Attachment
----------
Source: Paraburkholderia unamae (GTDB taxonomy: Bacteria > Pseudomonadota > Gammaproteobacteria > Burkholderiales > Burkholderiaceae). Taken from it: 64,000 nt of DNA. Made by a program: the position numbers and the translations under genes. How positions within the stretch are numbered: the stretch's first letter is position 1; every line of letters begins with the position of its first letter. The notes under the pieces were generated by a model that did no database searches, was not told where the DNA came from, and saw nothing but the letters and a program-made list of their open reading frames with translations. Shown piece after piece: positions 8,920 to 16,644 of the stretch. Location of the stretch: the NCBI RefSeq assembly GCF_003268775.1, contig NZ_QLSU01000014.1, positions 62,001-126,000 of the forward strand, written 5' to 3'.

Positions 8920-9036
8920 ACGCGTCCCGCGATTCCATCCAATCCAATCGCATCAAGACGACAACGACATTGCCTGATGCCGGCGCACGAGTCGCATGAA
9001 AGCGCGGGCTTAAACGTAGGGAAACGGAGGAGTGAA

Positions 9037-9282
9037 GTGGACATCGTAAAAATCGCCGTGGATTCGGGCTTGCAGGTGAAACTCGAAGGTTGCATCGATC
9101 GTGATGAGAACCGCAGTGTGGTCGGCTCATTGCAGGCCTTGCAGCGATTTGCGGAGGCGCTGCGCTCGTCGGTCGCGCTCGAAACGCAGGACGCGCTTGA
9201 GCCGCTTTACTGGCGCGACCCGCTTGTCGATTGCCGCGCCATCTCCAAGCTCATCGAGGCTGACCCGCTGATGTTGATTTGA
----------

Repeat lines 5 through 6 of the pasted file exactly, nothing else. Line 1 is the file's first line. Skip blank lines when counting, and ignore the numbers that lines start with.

Positions 9037-9282
9037 GTGGACATCGTAAAAATCGCCGTGGATTCGGGCTTGCAGGTGAAACTCGAAGGTTGCATCGATC